Analysis Using Identical Patient Types Across Providers and the Implications for the Health Care Supply Chain

Analysis Using Identical Patient Types Across Providers and the Implications for the Health Care Supply Chain

Breanne Cameron (Cambio Technologies, USA) and Fay Cobb Payton (North Carolina State University, USA)
Copyright: © 2011 |Pages: 15
DOI: 10.4018/jhdri.2011010103


Along the health care supply chain, cost and quality measures are vital in the decision-making process for treatment and care delivery. This study applies statistical significance to a hypothesis about cost effectiveness of patients’ total charges by health insurance providers for different heart conditions. A retrospective, observational analysis of data is collected from an urban hospital in the Southeastern United States. Using the Agency for Healthcare Research and Quality (AHRQ) database, diagnoses are selected for further analysis based on their prevalence in the general population. The numbers of procedures as well as the patient’s length of stay in the hospital are significantly higher among the Medicare population. However, results indicate that although Medicaid and Medicare have significantly higher ordinary average total charges than the private counterparts, the difference is negligible when comparing means adjusted to remove covariate influence. One implication is that if private insurers were to insure the same types of high risk patients as Medicare and Medicaid the average total charges of a visit would be comparable between providers. These results also suggest that to enhance cost saving measures in government funded insurance programs, the clinical pathways need to be adapted to reduce length of stay and number of procedures per visit.
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The national motivation to make health care more cost effective and affordable is not novel to the United States. The issue was brought into the American political spectrum in 1912 by Theodore Roosevelt, although he believed this should not be an issue for the government to tackle (Goodridge, 2007). In 1945, however, President Truman publicly addressed the need for a national health care plan to United States Congress (Igel, 2008). Given escalating health costs during the last few decades, much of the focus has been on what entity should shoulder the cost for national health insurance and how citizens should be transitioned to such a plan. Currently, in the U.S. Congress, the goal is to create a government-funded insurance plan to compete with private insurers, and one school of thought is to expand upon the already existing Medicare and Medicaid programs.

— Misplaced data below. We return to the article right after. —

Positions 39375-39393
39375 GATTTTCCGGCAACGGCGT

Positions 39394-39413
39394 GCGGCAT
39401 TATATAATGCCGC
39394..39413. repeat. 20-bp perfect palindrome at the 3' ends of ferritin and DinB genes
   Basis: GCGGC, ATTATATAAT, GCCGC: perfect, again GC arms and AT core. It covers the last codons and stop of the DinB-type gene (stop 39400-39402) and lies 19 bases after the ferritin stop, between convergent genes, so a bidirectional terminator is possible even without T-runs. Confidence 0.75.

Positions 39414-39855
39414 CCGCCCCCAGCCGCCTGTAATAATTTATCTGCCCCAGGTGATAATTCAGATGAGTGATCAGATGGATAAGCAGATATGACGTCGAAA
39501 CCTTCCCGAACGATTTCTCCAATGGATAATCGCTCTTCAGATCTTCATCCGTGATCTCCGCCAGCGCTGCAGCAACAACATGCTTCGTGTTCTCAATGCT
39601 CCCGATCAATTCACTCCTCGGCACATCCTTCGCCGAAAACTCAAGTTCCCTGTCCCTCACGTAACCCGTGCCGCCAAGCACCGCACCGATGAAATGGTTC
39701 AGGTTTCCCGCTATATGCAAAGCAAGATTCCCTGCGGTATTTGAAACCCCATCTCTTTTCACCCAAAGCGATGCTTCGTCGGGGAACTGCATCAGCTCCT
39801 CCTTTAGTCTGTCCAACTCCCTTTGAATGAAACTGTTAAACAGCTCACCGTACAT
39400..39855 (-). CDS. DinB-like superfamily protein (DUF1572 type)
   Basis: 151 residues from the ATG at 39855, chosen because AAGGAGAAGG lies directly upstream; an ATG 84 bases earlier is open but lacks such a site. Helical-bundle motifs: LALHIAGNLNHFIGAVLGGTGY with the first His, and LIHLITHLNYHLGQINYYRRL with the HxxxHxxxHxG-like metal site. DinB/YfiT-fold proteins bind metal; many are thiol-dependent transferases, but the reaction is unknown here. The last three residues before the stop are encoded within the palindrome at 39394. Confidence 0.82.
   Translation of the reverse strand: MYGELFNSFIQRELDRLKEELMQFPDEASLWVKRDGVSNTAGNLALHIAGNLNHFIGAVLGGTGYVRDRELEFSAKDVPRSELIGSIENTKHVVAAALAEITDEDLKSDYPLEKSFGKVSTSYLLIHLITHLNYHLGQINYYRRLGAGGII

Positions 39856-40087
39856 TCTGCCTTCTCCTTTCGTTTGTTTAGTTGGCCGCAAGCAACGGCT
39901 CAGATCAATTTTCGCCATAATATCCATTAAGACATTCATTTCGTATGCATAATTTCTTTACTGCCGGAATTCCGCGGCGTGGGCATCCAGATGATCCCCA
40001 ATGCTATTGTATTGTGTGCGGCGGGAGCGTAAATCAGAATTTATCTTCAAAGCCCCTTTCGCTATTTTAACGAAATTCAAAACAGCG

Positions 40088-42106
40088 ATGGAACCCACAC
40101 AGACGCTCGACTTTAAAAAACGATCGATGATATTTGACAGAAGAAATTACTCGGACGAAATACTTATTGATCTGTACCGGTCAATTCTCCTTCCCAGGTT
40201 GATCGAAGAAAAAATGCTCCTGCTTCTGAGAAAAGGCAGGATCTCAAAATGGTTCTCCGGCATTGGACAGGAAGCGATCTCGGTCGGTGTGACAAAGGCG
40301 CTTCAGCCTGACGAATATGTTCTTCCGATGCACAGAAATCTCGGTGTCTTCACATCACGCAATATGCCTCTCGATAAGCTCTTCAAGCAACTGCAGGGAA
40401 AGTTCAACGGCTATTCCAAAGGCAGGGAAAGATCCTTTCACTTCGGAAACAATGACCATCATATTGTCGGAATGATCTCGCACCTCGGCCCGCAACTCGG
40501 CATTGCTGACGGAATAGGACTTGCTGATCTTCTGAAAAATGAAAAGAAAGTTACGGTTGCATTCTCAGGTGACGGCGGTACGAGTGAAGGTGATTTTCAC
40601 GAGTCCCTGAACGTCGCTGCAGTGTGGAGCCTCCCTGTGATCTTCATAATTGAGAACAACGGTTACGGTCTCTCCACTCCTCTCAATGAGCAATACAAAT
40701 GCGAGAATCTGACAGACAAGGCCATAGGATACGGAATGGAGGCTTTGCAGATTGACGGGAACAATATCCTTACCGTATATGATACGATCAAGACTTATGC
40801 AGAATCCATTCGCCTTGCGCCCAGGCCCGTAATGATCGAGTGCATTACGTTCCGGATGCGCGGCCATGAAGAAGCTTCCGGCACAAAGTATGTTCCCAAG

The Centers for Medicare and Medicaid estimate that health care spending accounted for a record 16.2% of the United State’s gross domestic product in 2008; this translates to $2.3 trillion (U.S. Department of Health and Human Services Centers for Medicare and Medicaid, 2011). The cost of cardiovascular disease in that year was $448.5 billion, 19.5% of the total health care spending (American Heart Association, 2008). Coronary artery disease (CAD) was the most expensive diagnosis followed by acute myocardial infarction (AMI) and congestive heart failure (CHF). Non-specified (NOS) chest pain also appears on the list of conditions associated with health disease. In 2004, these medical conditions accounted for 14% of the nation’s health care expenditures and included the most expensive circulatory diseases that impact heart conditions, such as coronary heart disease and hypertension (Russo et al., 2007).

We posit that these insurance plans and the differences between them is the crux of any care delivery process. Critical to these care delivery processes are the relationships among costs, providers and chronic diseases, such as heart disease and related conditions. To this extent, the development of care and the delivery of care span a supply chain which cannot be absent of health care finance and cost evaluations. The development and delivery of care are influencing factors in treatment decision-making. As Charles, Gafni, and Whelan (1999) delineated, there are varied models of treatment decision-making in health care, particularly in the context of life threatening illnesses.

Evidence from this analysis suggests that by possibly replicating (in part) the structure and policy of private insurance companies, Medicare and Medicaid can, in the long run, provide health insurance coverage with foci on cost effectiveness and high quality. We will provide evidence that indicates that if programs, like Medicare and Medicaid, were to insure the same types of patients as private insurers, and then the cost of a clinic visit for a heart disease condition or diagnosis would not be significantly higher. Sharing the costliness of high-risk cardiovascular patients with private insurers would lower the proportion of the national budget allocated for Medicare and Medicaid programs.

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